Many rootkits can hook into the Windows 32-bit kernel, and patch several APIs to hide new registry keys and files they install. They can disable your anti-virus and security tools to prevent detection and removal. Remote attackers use backdoors as a means of accessing and taking control of a computer that bypasses security mechanisms. This type of exploit allows them to steal sensitive information like passwords, personal and financial data which is then sent back to the hacker.


Thanks for the clarification, Bleepin' Janitor. This article mentions the 32 bit kernel. Does this imply that a 64 bit OS like Windows 7 x64 is more difficult to infect than a 32 bit system?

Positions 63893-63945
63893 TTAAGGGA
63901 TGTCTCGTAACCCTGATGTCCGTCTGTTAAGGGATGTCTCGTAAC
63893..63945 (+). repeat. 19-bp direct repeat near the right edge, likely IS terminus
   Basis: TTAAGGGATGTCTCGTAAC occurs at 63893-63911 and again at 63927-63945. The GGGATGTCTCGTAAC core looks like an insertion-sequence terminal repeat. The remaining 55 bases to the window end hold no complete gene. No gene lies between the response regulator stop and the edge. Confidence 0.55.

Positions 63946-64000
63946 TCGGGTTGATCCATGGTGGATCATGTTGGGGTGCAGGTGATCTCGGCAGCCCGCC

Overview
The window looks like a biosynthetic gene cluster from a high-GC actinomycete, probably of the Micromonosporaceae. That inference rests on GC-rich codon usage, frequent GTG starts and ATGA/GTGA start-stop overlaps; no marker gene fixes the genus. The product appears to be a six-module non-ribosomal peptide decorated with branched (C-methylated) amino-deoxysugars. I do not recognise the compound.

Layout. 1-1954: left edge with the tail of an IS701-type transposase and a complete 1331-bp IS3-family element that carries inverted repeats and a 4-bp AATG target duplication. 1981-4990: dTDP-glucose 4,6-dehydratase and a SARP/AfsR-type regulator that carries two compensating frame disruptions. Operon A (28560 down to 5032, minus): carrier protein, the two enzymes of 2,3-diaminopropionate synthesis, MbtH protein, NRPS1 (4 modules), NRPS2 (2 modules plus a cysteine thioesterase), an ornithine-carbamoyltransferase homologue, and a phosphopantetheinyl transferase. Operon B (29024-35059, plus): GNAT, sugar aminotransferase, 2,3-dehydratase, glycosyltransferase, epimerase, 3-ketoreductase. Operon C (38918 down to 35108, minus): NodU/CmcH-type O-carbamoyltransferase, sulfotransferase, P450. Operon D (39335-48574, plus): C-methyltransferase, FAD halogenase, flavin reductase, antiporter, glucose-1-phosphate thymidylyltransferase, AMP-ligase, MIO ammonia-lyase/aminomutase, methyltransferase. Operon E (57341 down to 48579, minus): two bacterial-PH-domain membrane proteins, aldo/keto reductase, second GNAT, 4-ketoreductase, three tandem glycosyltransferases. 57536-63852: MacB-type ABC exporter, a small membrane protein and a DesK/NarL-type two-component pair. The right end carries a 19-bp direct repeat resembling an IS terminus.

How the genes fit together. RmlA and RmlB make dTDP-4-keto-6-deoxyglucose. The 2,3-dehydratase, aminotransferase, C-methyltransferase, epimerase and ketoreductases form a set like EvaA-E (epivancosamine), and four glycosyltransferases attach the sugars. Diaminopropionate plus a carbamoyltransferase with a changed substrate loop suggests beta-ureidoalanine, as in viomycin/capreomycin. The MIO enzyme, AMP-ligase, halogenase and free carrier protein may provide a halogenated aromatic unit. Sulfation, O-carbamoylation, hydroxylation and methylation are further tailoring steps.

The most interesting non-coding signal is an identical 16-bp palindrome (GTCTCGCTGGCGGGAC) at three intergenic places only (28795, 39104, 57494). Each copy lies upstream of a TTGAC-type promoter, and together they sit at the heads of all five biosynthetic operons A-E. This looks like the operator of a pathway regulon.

Edited by Genex17, 27 September 2012 - 03:51 PM.


#12 Genex17

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Posted 27 September 2012 - 04:14 PM

First of all thanks to quietman7 for always providing great information :thumbup2:

Then 2 cents from me :) Yay!

I personally keep an image of my hard disk on a secondary USB hard disk. Whenever I am in doubt, I clone the hard disk from the backup. And its back without any malware or other crap!
The whole cloning process using Acronis true image software takes 15 minutes.
I think its better than reformatting and reinstalling Windows and then installing drivers, third party software and all the updates etc. which would take many hours and causes headache.


Prevention and Backup. Peace of mind. :lol: